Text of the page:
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Comment: Re:Many DDR3 modules? (Score 2) 136

by DigiShaman (#48666767) Attached to: Many DDR3 Modules Vulnerable To Bit Rot By a Simple Program

In my personal experience of "benchmark queens" in general; be it automotive performance or computing, are all about the synthetic numbers and zero basis on practicality (let alone value in cost). If a gamer is doesn't give a toss about a particular core subset of general computing (Video, CPU, RAM, and Storage), they're not benchmark queens. I've met plenty online who are. And when queens start debating online over numbers, the flamewars begin.

Comment: Re:good news for ECC memory makers (Score 2) 136

by DigiShaman (#48666601) Attached to: Many DDR3 Modules Vulnerable To Bit Rot By a Simple Program

Ouch! Seriously bad. Worse than the Pentium FPU bug (and that's bad). What good is a computer if you can't rely on the data being committed back to disk because of corruption mid-flight in RAM?! At least with the FPU bug, it was only FPU. But here we're talking about an industry wide issue where any operation cannot guaranty data doesn't become corrupted back to disk. By the time bit-rot sets in, you may have to dive into your grandfather-father-son backup archive. And that's assuming such a backup scheme is being used by those who are effected. Shit, that's assuming people are even backing up their data in the first place!!

Comment: Re:Many DDR3 modules? (Score 4, Interesting) 136

by DigiShaman (#48666555) Attached to: Many DDR3 Modules Vulnerable To Bit Rot By a Simple Program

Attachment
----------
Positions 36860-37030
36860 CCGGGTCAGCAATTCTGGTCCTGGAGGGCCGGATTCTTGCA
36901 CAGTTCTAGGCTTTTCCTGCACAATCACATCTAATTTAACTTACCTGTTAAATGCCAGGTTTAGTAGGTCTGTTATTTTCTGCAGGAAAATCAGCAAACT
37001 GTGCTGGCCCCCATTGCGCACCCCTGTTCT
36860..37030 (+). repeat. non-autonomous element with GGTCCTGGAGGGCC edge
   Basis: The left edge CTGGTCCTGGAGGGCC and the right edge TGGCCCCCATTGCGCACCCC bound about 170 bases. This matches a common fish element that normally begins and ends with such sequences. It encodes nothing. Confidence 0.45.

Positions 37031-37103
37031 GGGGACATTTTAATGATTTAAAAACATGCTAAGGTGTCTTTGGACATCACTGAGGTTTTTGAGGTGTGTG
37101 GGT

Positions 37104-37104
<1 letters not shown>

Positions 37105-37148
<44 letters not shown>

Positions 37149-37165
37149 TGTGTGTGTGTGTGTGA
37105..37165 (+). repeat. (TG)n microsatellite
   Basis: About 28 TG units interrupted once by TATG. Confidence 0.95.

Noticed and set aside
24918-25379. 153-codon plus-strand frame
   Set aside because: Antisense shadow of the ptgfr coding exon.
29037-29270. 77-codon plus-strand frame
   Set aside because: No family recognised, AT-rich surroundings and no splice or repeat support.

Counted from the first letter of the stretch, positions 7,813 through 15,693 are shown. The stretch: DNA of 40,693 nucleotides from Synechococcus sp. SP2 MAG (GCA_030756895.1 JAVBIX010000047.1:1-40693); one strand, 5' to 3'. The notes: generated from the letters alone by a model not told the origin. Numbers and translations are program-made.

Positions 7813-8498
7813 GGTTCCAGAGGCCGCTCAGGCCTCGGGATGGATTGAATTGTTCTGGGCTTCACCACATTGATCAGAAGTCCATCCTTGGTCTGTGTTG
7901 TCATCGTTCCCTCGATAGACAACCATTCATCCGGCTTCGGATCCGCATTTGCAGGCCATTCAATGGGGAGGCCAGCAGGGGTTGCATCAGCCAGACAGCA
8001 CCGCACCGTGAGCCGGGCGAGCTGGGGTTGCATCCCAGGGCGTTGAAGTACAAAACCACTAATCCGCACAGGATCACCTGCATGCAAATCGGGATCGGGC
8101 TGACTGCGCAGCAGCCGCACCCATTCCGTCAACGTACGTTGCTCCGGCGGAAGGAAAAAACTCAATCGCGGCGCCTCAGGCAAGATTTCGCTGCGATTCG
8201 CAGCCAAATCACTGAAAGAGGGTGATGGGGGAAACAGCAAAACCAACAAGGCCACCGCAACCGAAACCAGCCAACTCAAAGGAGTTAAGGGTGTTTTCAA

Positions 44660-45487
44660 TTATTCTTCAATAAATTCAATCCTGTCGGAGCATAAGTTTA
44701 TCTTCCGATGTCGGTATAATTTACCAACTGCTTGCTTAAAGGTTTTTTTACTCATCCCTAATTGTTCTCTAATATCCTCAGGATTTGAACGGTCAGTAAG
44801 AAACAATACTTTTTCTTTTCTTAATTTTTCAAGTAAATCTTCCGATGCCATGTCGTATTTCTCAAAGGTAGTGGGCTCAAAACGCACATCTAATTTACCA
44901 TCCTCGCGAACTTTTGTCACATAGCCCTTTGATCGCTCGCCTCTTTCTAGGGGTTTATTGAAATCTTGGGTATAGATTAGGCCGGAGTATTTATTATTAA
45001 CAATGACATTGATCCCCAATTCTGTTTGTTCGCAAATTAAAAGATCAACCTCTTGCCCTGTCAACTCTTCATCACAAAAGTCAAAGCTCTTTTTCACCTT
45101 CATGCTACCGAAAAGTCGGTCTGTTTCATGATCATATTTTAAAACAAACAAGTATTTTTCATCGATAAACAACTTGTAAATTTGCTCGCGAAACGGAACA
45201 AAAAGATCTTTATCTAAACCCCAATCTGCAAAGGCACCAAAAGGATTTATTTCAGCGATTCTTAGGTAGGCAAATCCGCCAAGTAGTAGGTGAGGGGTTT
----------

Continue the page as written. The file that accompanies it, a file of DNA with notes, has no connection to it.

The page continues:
True, and commodity chips not to exact spec will introduce disturbance errors. But apparently this is been a known problem with DRAM with various method of mitigation during the binning process. It's just that density and tolerances have become so tight that the issue is now exasperated. I wouldn't be surprised at all if those 19 models also had a few that failed if tested again and again.

Honest. General computing from low-end PCs, phones, and other devices are long overdue in employing ECC by default. So you lose capacity and tiny performance hit. BFD if that means your data doesn't become corrupted. The only people that would care are the PC gaming benchmark queens.

Comment: Re:Many DDR3 modules? (Score 4, Insightful) 136

by DigiShaman (#48666463) Attached to: Many DDR3 Modules Vulnerable To Bit Rot By a Simple Program

FTFP. "We induce errors in most DRAM modules (110 out of 129) from three major DRAM manufacturers."

Short version, leakage current from adjacent gates can nudge other to bit-flip. I don't think this is a manufacturing problem as it is a fundamental EE design oversight. So yeah, defective by design (unintentionally)!!

Comment: Re:ROM (Score 1) 163

by DigiShaman (#48662821) Attached to: Thunderbolt Rootkit Vector

This exploit can be used both ways as a "tool", right? If a malware infected Thunderbolt external drive can flash the EEPROM with a rootkit, is there any reason to believe that Apple couldn't create a utility Thunderbolt ROM drive (read-only to prevent client laptop cross-contamination) to stomp it back out?

"Your stupidity, Allen, is simply not up to par." -- Dave Mack (mack@inco.UUCP) "Yours is." -- Allen Gwinn (allen@sulaco.sigma.com), in alt.flame

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